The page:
Fear, Prejudice, and Ignorance can be strong gods.

I tried once more to step in their shoes. A few years ago, I took my teenaged sons shopping and saw unwarranted fear in the eyes of white ladies we didn't even know as they hurriedly locked their car doors, "just in case". My sons were neatly dressed and non-threatening. Their only thoughts were on how much of their Momma's money they could spend. When I querried them, they just shrugged their shoulders and said that it happened frequently. I gave up. If could not even imagine what it was to grow up as a Black male in the South, I certainly could not imagine walking in the shoes of those who suffered so greatly during The Red Summer.

No one who has ever lived in the Delta for any length of time can truthfully say that or she has not been treated, at some point, according to the color of their skin and nothing, nothing else. So, while we can all try to imagine the fears of 1919 from various points of view, we cannot imagine what it was like in 1919. Trying to piece together a vital part of one's heritage is not an uncommon occurrence. To let so much time elapse between the event and the true discovery of the facts is uncommon.

Where would we be today without knowing about the horrors of the Holocaust, or the tragedies in Bosnia or the Vietnam War or even the AIDS Epidemic in Africa? Have we not been enriched through the discovery of documents once believed to be lost, that are now recovered? Would we not cry "foul" if we were prevented from learning about these events, no matter how tragic? Would we not all say "we need to know", so that we could better understand ourselves and why we are the way we are? Again, there lies the purpose of examining history and the objectives of this conference. To know, to heal, to grow.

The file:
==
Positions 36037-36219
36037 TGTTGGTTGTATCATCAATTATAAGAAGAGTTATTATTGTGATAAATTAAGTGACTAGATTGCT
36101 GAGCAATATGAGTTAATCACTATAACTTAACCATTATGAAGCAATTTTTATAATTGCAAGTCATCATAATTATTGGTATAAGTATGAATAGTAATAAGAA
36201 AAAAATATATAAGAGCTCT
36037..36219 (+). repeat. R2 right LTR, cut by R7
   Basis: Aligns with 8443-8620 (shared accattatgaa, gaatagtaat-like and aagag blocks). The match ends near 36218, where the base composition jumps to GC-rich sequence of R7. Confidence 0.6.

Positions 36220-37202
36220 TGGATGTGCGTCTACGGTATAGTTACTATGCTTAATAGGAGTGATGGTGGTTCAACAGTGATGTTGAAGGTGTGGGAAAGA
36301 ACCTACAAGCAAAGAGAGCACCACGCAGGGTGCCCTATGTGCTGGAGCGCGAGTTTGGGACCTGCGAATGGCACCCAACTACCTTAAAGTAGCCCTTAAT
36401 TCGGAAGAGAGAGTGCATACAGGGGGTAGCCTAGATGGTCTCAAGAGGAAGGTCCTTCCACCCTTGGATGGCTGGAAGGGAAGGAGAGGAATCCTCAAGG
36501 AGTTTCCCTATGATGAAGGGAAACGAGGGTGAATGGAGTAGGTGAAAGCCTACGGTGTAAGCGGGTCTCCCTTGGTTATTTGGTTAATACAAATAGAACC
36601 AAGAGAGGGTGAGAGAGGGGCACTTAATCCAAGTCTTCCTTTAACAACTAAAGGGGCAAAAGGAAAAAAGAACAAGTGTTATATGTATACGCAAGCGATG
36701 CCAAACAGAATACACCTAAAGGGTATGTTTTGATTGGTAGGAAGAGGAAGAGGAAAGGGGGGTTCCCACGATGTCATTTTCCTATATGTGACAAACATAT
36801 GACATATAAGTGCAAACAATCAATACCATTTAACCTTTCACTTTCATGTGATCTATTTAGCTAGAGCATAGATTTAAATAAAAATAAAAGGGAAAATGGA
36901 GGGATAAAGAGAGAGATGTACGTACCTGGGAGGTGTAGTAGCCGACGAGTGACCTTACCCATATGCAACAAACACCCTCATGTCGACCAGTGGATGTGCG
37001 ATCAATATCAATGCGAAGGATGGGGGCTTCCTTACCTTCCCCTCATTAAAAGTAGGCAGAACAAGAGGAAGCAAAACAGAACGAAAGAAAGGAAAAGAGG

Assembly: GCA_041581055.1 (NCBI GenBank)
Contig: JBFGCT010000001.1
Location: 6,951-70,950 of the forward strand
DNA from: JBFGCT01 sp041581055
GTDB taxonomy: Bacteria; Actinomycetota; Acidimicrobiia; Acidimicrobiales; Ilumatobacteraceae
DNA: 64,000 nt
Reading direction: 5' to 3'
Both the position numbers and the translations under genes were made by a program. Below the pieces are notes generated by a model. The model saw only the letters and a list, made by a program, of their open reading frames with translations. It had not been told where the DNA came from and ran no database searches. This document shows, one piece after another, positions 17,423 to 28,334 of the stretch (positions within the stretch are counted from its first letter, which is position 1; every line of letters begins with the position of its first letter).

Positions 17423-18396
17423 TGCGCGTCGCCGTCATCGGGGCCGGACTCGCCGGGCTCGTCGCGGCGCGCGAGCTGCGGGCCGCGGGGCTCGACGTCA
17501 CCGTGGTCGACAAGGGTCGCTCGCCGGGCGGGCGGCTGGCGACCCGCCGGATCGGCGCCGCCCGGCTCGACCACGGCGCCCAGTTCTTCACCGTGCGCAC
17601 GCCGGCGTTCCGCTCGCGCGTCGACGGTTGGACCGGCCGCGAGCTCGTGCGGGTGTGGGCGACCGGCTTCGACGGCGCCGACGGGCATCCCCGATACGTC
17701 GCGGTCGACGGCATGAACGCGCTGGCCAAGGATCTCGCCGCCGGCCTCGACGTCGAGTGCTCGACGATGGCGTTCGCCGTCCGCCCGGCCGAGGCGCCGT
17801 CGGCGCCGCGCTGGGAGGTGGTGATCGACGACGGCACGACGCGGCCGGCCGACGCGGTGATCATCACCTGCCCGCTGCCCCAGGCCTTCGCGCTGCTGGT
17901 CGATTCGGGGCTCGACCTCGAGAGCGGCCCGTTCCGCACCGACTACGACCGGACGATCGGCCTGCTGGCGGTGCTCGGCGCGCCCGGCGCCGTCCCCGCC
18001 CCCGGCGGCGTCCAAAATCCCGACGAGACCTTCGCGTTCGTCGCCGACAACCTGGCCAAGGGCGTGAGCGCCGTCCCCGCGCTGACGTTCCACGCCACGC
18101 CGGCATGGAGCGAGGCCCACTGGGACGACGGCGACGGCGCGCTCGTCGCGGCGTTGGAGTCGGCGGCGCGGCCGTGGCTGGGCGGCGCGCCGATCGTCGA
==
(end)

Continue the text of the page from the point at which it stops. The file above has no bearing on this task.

There will be those who will have their own objectives and agendas and will use this effort of discovery as a scapegoat to try to position and enrich themselves. There are those who are so wrapped up in their own petty worlds that they will never see much farther than their own driveways. They will never see that the world is growing smaller; the color of America is changing. They will never, ever see past the confines of their own self-imposed prisons.

I recently moved away from Arkansas. I am, and always will be, a Southerner, a product of Arkansas and of Phillips County. I can no more change that than I can change the size of my feet. Nor should I want to. But I can try to expand my focus beyond two-dimensional thinking. I can try to learn from my personal experiences and try not to repeat my errors. What we can do as a society is to try and face the past, understand it and its products, and let ourselves grow beyond it. While the majority of us may and should, regret what happened in Elaine, Arkansas in 1919, it cannot be denied. We cannot try to mask the past just because it was horrible. We must not put off this discovery of events one second longer.

If we cannot bear to face our past, how can we bear to live in our future?

Audrey Madyun, an Arkansas native, is the webmaster for this site. Your comments are welcomed. To send a comment, please visit our guest page or send her an email at the addresses found throughout this site.